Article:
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New minimum wage law provides paid time off for domestic violence victims

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A lesser-known provision of the minimum wage ballot measure passed by Arizona voters this month will allow domestic violence victims to take paid sick leave to handle issues caused by the violence.

Proposition 206, which was approved by 58 percent of voters on Nov. 8, will increase the state’s minimum wage to $12 by 2020. Prop. 206 also requires employers to allow full-time workers to earn up to five paid sick days per year, though employers with fewer than 15 workers must only provide three sick days per year. Workers will be able to use sick days for illnesses, including those of family members, and public health emergencies.

Currently, Arizona employers are not required to provide paid sick leave. Arizonans for Fair Wages and Healthy Families, the backers of Prop. 206, estimate about 45 percent of those who work for private employers in Arizona will get paid time off for the first time under the ballot measure.

The proposition also will allow victims of domestic violence, sexual violence, abuse or stalking to take paid time off from work to manage the effects of those events.

Workers will be able to use paid sick leave for medical attention, services from a domestic violence program, counseling, relocation or legal services that may be required after experiencing domestic abuse. They can also use paid time off to help a family member who may need these services.

Current state law requires employers with 50 or more employees to allow victims of a crime to take time off work to “obtain or attempt to obtain an order of protection, an injunction against harassment or any other injunctive relief to help ensure the health, safety or welfare of the victim or the victim’s child.” The employer can’t fire an employee for exercising these rights, but the time off doesn’t need to be paid.

Shannon Rich, director of public policy at Arizona Coalition to End Sexual and Domestic Violence, said safety and economic security are often linked for survivors of domestic violence. Many survivors weigh the decision to leave an abusive situation based on financially providing for themselves and their kids, and they may risk staying in order to meet their financial needs, Rich said.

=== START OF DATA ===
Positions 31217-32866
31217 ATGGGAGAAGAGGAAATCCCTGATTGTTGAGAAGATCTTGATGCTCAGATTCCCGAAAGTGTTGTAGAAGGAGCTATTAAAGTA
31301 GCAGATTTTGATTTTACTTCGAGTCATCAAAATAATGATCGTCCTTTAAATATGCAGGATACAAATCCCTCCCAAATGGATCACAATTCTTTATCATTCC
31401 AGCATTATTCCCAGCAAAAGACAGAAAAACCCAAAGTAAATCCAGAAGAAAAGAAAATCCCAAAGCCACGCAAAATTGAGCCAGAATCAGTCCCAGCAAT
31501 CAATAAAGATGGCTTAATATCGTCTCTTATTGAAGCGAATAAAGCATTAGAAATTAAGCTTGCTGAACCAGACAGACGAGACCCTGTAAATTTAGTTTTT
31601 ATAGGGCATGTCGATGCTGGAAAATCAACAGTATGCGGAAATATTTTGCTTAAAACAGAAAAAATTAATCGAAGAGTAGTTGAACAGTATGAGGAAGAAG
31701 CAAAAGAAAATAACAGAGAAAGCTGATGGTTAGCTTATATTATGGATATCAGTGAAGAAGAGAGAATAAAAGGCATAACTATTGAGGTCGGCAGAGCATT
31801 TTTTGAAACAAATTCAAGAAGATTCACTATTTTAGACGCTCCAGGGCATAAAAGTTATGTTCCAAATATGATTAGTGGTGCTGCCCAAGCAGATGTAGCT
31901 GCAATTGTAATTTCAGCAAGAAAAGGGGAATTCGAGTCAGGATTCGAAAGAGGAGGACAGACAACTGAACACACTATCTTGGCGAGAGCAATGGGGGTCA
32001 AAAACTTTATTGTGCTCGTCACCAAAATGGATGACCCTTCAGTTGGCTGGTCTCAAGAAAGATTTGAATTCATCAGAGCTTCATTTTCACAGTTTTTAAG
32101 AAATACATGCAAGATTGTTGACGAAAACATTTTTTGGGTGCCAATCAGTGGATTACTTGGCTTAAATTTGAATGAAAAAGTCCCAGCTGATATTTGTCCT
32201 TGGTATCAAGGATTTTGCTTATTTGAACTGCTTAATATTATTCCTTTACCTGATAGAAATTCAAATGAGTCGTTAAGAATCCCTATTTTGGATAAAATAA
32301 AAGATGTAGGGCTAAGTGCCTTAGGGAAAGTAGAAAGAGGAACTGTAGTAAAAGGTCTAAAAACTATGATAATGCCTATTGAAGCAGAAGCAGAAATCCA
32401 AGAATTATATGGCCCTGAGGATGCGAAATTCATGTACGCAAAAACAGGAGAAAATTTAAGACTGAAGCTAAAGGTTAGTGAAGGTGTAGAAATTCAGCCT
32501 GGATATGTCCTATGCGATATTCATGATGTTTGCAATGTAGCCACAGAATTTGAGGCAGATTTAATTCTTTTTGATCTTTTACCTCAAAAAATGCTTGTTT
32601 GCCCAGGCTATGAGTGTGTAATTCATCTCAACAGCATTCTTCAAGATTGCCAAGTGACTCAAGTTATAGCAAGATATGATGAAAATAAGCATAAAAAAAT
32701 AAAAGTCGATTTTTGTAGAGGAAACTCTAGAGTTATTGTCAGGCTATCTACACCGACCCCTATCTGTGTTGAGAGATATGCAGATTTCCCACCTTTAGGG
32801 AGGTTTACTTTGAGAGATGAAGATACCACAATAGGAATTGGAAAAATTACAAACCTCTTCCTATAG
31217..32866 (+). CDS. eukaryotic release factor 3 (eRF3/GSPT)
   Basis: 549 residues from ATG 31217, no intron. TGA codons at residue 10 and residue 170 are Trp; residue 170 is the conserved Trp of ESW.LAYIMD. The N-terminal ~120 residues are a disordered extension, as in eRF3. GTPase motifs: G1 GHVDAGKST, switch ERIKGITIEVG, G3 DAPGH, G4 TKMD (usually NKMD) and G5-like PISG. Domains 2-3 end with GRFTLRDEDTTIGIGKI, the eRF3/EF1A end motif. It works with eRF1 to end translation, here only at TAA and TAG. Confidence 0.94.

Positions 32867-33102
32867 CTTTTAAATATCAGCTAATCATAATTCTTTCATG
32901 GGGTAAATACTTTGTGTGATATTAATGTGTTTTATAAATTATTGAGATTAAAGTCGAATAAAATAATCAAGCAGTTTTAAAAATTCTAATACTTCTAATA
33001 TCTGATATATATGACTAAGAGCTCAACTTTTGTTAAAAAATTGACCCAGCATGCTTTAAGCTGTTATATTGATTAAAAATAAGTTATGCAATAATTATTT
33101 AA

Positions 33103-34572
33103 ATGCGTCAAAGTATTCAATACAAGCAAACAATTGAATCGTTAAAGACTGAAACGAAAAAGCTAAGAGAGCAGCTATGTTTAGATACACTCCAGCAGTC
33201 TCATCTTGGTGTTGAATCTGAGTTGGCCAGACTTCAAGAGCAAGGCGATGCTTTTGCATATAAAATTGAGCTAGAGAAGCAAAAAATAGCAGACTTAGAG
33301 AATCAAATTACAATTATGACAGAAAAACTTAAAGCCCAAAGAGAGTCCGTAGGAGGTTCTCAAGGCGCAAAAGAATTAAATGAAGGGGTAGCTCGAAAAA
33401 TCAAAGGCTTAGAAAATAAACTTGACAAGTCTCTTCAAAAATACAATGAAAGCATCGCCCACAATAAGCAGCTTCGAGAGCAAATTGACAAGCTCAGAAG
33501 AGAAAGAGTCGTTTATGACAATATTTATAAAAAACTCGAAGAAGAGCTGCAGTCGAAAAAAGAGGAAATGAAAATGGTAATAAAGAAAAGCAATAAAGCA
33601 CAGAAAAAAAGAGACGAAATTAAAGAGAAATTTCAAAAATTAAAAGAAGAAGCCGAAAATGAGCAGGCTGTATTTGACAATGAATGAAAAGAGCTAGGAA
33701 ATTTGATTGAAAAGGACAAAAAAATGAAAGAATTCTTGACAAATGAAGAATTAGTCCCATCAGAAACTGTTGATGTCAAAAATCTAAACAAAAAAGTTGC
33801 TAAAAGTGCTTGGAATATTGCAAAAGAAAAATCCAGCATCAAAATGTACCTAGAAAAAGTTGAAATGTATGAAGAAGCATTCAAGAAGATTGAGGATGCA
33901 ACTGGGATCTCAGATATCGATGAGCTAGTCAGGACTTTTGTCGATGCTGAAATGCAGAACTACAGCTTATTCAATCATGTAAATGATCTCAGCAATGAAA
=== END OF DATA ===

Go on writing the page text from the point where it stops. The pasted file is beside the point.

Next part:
A study conducted in 2006 by the Corporate Alliance to End Partner Violence found 64 percent of domestic violence victims said their work was affected due to distractions, harassment by their partner while at work, fear of unexpected visits and the potential they could lose their jobs.

According to the Centers for Disease Control and Prevention, domestic violence victims across the U.S. lose almost 8 million days of paid work.

Now, businesses sometimes may allow their employees to use sick time for domestic violence, but others may not, Rich said. The change in law will provide a uniform policy for all employers, she said.

“It’s going to be an amazing resource for survivors,” Rich said.

The group hasn’t tried to push such provisions at the Arizona Legislature, but some cities, like Tucson and Tempe, have had discussions about passing similar measures, she said.

A handful of other states have paid sick leave policies for domestic violence, known as “safe time” policies, and several cities have enacted policies as well. Washington state also passed a sick leave law on Election Day that includes provisions for paid leave for domestic violence.

Garrick Taylor, a spokesman for the Arizona Chamber of Commerce and Industry, which opposed Prop. 206, said the “safe time” provision was rarely, if ever, discussed when the chamber and proponents of the ballot measure debated the proposition.

“We opposed the proposition strongly because of its dramatic wage hike and its paid leave mandate. … But the reason for our opposition to the initiative did not include its provisions for victims of domestic violence,” Taylor said.

The chamber would prefer that issues like paid leave for domestic violence victims were handled between employer and employee, he said.

“However, if the proponents (of Prop. 206) had thought that these safe time provisions were so important, we would have been happy to have that discussion at the Legislature. That’s usually where these issues get hashed out,” Taylor said.

Rep. Celeste Plumlee, D-Tempe, a social worker who is a survivor of domestic violence, said getting paid time off to handle issues stemming from domestic violence is “absolutely paramount” to the health of the victim and their family.

“Just to have that security of knowing they’re covered if they need to take time off and go do that, it’s so important to their safety and well-being,” Plumlee said.

The fact that the provisions for “safe time” were included in Prop. 206 shows how much awareness has grown for victims of domestic violence in recent years, she said.

“It’s really encouraging for those of us trying to really affect change in the whole domestic violence and sexual violence that this is something that’s being looked at so thoughtfully and so carefully,” Plumlee said.

Sen. Katie Hobbs, D-Phoenix, said the fact that the leave would be paid is important because it doesn’t force victims to choose between getting paid or going to court to protect themselves.

“If there are supportive workplace policies that allow a victim to participate in prosecution, conviction is more likely, leading to increased safety,” Hobbs said.

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